Koordinierung und Durchführung der deutschen Beteiligung der WHO Studie Solidarity gemäß den WHO Protokollen

  • Funded by Bundesministerium für Bildung und Forschung [German Federal Ministry of Education and Research] (BMBF)
  • Total publications:0 publications

Grant number: 01KI2067A

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Key facts

  • Disease

    COVID-19
  • Start & end year

    2020
    2021
  • Known Financial Commitments (USD)

    $856,495.08
  • Funder

    Bundesministerium für Bildung und Forschung [German Federal Ministry of Education and Research] (BMBF)
  • Principle Investigator

    Pending
  • Research Location

    Germany, Europe
  • Lead Research Institution

    Justus-Liebig-University GieÇ­en
  • Research Category

    Therapeutics research, development and implementation

  • Research Subcategory

    Prophylactic use of treatments

  • Special Interest Tags

    Gender

  • Study Subject

    Clinical

  • Clinical Trial Details

    Unspecified

  • Broad Policy Alignment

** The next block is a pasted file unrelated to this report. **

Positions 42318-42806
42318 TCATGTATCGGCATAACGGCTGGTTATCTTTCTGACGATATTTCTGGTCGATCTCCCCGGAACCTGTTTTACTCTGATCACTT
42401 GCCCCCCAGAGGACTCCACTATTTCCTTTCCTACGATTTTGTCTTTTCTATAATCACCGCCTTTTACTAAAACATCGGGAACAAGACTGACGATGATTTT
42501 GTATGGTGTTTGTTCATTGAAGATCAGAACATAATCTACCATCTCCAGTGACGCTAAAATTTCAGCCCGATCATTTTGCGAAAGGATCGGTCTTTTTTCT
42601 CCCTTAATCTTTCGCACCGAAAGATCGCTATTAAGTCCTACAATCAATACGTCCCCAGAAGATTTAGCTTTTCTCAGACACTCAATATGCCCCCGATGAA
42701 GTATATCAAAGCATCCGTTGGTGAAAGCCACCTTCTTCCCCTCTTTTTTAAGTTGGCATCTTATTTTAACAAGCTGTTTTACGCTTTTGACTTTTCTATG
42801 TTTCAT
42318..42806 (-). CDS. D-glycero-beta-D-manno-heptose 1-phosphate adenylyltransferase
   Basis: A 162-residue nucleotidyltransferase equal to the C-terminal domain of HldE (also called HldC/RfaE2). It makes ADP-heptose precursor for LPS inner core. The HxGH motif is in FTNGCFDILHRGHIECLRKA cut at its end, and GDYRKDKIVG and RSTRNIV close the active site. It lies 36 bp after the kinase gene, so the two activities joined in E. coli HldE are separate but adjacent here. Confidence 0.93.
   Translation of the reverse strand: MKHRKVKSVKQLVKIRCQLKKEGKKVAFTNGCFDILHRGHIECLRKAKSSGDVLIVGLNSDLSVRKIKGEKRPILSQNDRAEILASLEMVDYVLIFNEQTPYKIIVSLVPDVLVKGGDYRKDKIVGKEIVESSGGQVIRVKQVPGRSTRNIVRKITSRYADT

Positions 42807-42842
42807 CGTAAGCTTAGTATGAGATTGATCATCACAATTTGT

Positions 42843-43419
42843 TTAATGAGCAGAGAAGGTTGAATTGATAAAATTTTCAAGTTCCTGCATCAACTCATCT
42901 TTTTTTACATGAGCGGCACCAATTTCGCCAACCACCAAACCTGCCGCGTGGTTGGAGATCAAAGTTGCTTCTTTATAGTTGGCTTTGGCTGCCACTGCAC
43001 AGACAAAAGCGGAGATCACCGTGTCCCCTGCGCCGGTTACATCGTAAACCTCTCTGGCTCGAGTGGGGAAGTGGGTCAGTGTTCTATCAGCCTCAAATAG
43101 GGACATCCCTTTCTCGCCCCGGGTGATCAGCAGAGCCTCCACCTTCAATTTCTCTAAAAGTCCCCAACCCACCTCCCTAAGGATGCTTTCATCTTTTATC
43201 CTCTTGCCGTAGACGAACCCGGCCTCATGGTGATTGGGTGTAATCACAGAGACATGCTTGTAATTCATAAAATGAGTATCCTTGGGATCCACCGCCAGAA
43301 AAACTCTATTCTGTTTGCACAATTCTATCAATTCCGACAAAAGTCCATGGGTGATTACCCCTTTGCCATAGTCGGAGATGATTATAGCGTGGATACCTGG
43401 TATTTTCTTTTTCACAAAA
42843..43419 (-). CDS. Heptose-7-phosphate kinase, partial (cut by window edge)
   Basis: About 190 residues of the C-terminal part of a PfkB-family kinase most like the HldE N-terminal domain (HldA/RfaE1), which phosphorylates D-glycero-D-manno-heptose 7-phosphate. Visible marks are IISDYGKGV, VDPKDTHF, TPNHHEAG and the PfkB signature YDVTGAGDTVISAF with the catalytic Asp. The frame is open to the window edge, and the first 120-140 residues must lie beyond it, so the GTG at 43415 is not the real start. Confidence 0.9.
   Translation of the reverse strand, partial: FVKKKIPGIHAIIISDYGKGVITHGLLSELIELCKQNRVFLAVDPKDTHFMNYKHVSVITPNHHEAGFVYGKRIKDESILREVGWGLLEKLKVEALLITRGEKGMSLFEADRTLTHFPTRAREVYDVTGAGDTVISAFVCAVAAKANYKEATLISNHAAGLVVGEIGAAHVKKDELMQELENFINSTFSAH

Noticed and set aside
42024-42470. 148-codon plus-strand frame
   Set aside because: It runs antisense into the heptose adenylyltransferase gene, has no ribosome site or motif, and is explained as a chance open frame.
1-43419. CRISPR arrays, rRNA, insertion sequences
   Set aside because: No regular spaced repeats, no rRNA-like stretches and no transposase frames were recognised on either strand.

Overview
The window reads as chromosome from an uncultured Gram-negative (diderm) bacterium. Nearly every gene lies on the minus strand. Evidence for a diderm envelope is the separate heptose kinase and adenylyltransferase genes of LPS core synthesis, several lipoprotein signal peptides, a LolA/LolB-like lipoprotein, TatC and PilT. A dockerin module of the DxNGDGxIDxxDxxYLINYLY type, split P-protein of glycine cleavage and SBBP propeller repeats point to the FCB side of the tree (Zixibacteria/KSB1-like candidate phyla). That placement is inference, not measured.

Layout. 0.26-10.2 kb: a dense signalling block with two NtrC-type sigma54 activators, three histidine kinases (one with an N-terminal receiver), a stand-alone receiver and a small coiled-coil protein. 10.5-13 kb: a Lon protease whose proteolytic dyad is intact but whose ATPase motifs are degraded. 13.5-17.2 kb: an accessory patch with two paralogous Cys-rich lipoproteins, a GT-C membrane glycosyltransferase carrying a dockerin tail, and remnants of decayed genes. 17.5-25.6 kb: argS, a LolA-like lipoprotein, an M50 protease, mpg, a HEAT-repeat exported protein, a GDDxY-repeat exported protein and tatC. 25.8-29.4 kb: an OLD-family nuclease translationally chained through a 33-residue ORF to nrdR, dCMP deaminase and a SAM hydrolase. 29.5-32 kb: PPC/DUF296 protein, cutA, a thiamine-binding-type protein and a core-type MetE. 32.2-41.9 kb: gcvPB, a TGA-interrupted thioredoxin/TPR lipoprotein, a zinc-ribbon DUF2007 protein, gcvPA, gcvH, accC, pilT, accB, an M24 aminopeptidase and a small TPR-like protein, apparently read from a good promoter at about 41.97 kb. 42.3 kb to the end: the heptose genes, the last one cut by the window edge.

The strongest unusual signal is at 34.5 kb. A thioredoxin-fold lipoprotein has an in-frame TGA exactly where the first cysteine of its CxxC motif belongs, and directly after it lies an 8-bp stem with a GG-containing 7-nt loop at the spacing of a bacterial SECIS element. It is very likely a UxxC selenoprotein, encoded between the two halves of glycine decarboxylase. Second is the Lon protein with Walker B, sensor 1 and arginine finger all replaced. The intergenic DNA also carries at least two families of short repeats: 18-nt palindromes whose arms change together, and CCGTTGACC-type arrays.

Pending

  • Age Group

    Unspecified

  • Vulnerable Population

    Unspecified

  • Occupations of Interest

    Unspecified

Abstract

The aim of the project is to enable German clinics to participate in international clinical trials that are already testing known drugs for the treatment of COVID-19. These studies include, for example, the "Solidarity Trial of the WHO" or the comparable DisCOVery Trial under the leadership of the French Institute de la Santé et de la Recherche Médicale (INSERM). These studies are intended to test specific active substances in as many clinics and as many countries as possible on a large number of patients, for which there are first indications of effectiveness against COVID-19. These include, for example, an antiviral drug that was originally developed for Ebola, two malaria drugs, or combinations of drugs. The studies are flexible and are closely monitored internationally, so that unsuitable active substances are quickly discarded and new active substances are quickly included in the study. Overall, scientifically reliable results should be generated faster than usual. In addition, these studies can give as many patients as possible access to new, promising therapies.